The gang behind a "colossal" ransomware attack has demanded $70m (£50.5m) paid in Bitcoin in return for a "universal decryptor" that it says will unlock the files of all victims.
The REvil group claims its malware, which initially targeted US IT firm Kaseya, has hit one million "systems".
This number has not been verified and the exact total of victims is unknown.
Two Dutch IT firms have also been hit, according to local media reports.
On Friday, cyber-security firm Huntress Labs estimated about 200 firms had been affected.
The "supply chain" attack initially targeted Kaseya, before spreading through corporate networks that use its software.
Kaseya said that fewer than 40 of its own customers had been affected.
But because Kaseya provides software to managed service providers, firms which themselves provide outsourced IT services to other companies, the number of victims may be much greater.
And the number of individual computer systems within those victim organisations could be greater still.
Kaseya chief executive Fred Voccola told the Associated Press that the number of victims would probably be in the low thousands, made up of small organisations such as dental practices and libraries.
For hundreds, perhaps thousands, of IT teams around the world this ransomware attack is a horrendous headache that is still growing.
But the way the cyber-security world has pulled together to reduce the impact of the attack has been incredible.
Cyber-defenders, both private and public sector, have been issuing alerts while experts work out how best to untangle the web of victims.
There could have been far more victims if it wasn't for a busy and stressful weekend of work.
However, we now know that the secret digital doorway in the Kaseya system that let in the REvil hackers was known about before the attack.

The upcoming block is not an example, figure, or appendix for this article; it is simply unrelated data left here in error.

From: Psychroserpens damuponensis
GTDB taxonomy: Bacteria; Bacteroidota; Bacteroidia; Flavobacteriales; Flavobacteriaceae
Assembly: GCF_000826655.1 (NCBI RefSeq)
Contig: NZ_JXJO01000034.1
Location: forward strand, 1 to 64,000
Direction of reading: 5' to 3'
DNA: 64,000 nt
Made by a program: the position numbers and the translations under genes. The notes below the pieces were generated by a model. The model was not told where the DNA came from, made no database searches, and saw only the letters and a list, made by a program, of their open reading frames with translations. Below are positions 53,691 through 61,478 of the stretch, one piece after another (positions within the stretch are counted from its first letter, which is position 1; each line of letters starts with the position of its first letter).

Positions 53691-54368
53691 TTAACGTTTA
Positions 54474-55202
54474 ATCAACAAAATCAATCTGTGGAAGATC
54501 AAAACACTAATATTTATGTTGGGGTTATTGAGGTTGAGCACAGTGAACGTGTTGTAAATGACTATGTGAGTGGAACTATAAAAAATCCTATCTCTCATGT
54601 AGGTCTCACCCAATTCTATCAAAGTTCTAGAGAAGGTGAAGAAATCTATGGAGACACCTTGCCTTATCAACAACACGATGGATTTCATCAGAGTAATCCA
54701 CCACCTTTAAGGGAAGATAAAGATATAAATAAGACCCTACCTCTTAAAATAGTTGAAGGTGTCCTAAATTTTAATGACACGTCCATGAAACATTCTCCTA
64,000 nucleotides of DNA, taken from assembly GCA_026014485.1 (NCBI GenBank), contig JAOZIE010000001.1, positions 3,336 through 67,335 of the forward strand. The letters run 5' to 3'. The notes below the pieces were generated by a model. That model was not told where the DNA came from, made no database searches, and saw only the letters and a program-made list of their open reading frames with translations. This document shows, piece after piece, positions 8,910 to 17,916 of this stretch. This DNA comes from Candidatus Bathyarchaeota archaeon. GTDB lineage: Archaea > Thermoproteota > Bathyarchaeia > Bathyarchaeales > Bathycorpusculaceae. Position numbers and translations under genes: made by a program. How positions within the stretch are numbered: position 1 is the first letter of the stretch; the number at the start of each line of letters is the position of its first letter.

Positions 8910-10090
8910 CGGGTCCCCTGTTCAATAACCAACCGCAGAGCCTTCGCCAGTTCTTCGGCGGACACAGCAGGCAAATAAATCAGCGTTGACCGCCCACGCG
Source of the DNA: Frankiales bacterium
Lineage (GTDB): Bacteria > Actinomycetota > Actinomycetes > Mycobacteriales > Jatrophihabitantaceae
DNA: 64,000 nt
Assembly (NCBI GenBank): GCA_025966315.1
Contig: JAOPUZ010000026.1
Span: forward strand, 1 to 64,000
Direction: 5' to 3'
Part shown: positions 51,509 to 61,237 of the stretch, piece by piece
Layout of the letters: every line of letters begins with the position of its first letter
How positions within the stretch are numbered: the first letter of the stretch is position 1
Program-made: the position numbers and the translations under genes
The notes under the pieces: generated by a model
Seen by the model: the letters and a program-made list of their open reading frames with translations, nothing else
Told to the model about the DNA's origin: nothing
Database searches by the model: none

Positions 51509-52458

Researchers from the Dutch Institute for Vulnerability Disclosure found the problem and were helping Kaseya plug the hole long before the hackers found it.
It was a case of the good hackers racing to stop the bad hackers from getting in and, as Victor Gevers from the institute puts it: "Unfortunately, we were beaten by REvil in the final sprint."
This case shows how skilled, persistent and determined these criminals are, and that in spite of all the efforts of the cyber-security world, we are losing the race against ransomware.
"The scale and sophistication of this global crime is rare, if not unprecedented," Prof Ciaran Martin, founder of the National Cyber Security Centre, told Radio 4's Today programme.
Most of REvil's members are believed to be based in Russia or countries that were formerly part of the Soviet Union.
Prof Martin criticised Russia for providing a safe environment for ransomware hackers, but said that the West was making it too easy for these gangs to be paid and "unsurprisingly they are coming back for more".
Experts have expressed surprise at the group's demand that the ransom should be paid in Bitcoin, as opposed to harder-to-trace cryptocurrencies such as Monero.
On Twitter, Prof Martin called REvil's decision to demand payment in Bitcoin, "weird".
Yes. Weird. Original demands to individual orgs in monero; over-arching demand for masterkey is in Bitcoin— Ciaran Martin (@ciaranmartinoxf) July 5, 2021
Earlier this month the US Justice Department announced it had traced and seized millions of dollars worth of bitcoin paid to the DarkSide ransomware group, responsible for shutting down the Colonial Oil Pipeline.
"Following the money remains one of the most basic, yet powerful tools we have", said Deputy Attorney General Lisa O. Monaco.
Tom Robinson, founder and chief scientist of the firm Elliptic, which analyses bitcoin payments, told the BBC it had observed REvil continuing to negotiate with individual customers for smaller ransoms of about $200,000, despite the $70m request to unlock everything.
He said REvil preferred to use Monero, but it would be difficult to purchase $70m of the currency for practical and regulatory reasons.
But he said: "More and more ransomware operators are asking for Monero."